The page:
By: Joyce Willis, MC, LPC
The Model of Developmental Immaturity can be traced back to its creator, Pia Mellody. In the 1970s, while working at The Meadows, she was encountering an increasing number of patients who identified less-than-nurturing or abusive family systems in their childhood — leading to adulthood behaviors of codependency. Those codependency patterns translated into addictions, mood disorders, and physical illness. Mellody’s continued work with patients led to the conclusion that people with codependence wind up in despair and actually die from the effects of codependence. Thus, the model was developed to help patients understand the “family of origin” issues that have contributed to the symptoms of their addictions, mood disorders, and relationship struggles.
The Model of Developmental Immaturity is incorporated into every facet of treatment at Meadows Behavioral Healthcare, from week-long workshops to our intensive inpatient programs. At each level, patients receive education on the Meadows Model and learn how to identify the childhood roots of their adult behaviors. Therapists at The Meadows lead patients through understanding how their core issues, secondary symptoms and relational problems were set up in childhood, leading to codependence in adulthood. The biggest understanding that we want patients to leave treatment with is the belief in the Nature of the Child — which is the Nature of the Functional Adult — that we are inherently valuable and perfectly imperfect. We will further explore the Meadows Model in stages, beginning with understanding the primary symptoms of codependency and understanding The Nature of the Child.
Codependency is defined as a disorder of immaturity caused by relational problems.
The Model of Developmental Immaturity is a model that has to do with codependency, which is defined as a disorder of immaturity caused by relational problems. Understanding codependency is imperative to understanding the Meadows Model.
The five primary symptoms of codependency are:
1. We have trouble esteeming ourselves from the idea of inherent worth.
2. We have trouble protecting and nurturing ourselves.
3. We have trouble being real.
4. We have trouble attending to our needs and wants.
5. We have trouble living life with an attitude of moderation in all things.
Childhood trauma and developmental immaturity can lead to addiction issues, mood disorders, and physical issues.
The Model of Developmental Immaturity Issues is a model used at The Meadows to treat the effects of childhood trauma and issues of developmental immaturity. Childhood trauma and developmental immaturity can lead to addiction issues, mood disorders and physical issues.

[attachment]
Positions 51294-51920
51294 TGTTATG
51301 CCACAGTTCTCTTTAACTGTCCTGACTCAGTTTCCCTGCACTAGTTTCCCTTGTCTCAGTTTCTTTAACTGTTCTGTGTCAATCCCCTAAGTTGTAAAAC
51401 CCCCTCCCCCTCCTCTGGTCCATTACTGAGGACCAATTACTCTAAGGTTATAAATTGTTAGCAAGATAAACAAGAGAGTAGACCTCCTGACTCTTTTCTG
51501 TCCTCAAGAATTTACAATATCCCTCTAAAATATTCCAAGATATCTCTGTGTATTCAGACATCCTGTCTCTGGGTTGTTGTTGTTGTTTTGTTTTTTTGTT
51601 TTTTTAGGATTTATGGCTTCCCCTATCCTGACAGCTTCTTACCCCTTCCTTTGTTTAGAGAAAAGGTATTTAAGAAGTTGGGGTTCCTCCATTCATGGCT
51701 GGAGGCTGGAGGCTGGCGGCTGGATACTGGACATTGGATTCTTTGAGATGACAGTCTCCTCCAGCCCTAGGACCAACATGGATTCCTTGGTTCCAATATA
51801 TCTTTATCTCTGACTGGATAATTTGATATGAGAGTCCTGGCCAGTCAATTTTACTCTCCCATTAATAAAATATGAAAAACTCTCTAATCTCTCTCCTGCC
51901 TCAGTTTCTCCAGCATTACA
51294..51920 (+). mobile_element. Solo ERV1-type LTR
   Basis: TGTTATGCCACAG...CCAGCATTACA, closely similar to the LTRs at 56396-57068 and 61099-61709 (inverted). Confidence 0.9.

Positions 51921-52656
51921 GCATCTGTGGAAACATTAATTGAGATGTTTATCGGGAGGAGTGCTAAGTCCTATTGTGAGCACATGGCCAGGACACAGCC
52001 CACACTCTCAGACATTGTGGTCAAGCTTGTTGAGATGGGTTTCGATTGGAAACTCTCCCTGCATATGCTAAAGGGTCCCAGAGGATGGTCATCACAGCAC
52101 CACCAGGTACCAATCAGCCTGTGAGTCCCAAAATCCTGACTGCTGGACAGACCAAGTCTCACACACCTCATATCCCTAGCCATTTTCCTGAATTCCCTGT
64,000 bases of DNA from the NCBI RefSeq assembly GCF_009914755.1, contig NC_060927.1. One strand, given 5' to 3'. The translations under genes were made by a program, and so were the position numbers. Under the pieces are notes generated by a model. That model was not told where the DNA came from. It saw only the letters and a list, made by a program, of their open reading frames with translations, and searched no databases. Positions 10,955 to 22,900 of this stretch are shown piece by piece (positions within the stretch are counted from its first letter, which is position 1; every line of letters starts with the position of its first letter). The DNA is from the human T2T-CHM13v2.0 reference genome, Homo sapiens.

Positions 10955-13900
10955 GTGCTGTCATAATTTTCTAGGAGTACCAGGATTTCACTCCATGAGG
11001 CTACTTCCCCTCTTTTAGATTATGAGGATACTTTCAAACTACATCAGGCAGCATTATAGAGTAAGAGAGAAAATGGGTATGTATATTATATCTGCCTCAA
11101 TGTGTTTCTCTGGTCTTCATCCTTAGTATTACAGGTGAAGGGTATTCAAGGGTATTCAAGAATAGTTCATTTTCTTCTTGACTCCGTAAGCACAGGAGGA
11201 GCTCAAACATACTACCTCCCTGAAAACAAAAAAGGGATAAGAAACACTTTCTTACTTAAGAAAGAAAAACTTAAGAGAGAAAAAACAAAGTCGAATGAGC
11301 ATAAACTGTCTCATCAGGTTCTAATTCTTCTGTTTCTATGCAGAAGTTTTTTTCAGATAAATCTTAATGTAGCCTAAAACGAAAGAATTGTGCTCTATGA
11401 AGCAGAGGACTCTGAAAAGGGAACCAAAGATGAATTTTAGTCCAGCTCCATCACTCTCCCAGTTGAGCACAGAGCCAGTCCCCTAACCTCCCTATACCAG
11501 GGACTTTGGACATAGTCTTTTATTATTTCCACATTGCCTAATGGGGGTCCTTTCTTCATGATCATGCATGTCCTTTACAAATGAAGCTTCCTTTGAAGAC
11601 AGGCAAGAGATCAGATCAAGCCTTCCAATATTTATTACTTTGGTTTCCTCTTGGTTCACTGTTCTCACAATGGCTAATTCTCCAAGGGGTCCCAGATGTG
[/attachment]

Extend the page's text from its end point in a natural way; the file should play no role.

To further understand the Meadows Model, we will examine each column, starting with the Nature of the Child (the Precious Child Ego State.)
Our precious child is the reality of who we are:
- We are precious and valuable just as we are.
- We are vulnerable and can expect protection.
- We are human and make mistakes. We are perfectly imperfect.
- We are dependent on others for our needs and wants.
- We are spontaneous and open.
As children, we get relationally traumatized by enmeshment, neglect, or abandonment in the “Nature of the Child” areas. Let’s explore each of these terms:
- Enmeshment is the inappropriate closeness of family members. In an enmeshed and over-involved relationship, individuals get lost in the relationship. There is a lack of clear boundaries, thus each individual has difficulty having a clear sense of self. Examples of phrases that demonstrate enmeshment are, “You’re my everything,” “Without you, my life would not be worth living,” or “You complete me.”
- Neglect happens when a child’s basic dependency needs were not met. Dependency needs are our basic needs for food, clothing, shelter, safety and medical attention. Either the parent did not know how to meet these needs or the parent did not meet these needs well enough. Neglect in childhood may lead to depression, anxiety, eating disorders, anger issues, or alcohol and drug abuse in adulthood.
- Abandonment happens when the loss of one both parents occurs physically or emotionally. If the parent was not present in the child’s life or the parent withheld affection or nurturing, the child was abandoned. Abandonment in childhood can result in adulthood difficulties with expressing and managing emotions, trust issues or a need to be in control.
Any behavior exacted upon us as children that was less than nurturing is defined as trauma in this model. Childhood trauma causes immaturity in the Core Issues (Column II of the model).
We will examine the Core Issues in Part II of “Breaking Down the Model.“
Joyce Willis is a Licensed Professional Counselor and is currently a therapist at The Meadows Outpatient Center-Scottsdale. She earned her bachelor’s degree in education from the University of Akron. After teaching for several years, Joyce earned a master’s in counseling from the University of Phoenix. She has been in the counseling profession since 1996 and in that time has worked extensively in the addictions field. Her specialties include treatment for addictions, bereavement, trauma, depression, and anxiety. Joyce has a special interest in mindfulness and helping people connect their emotional, spiritual, mindful, and physiological selves with compassion and respect.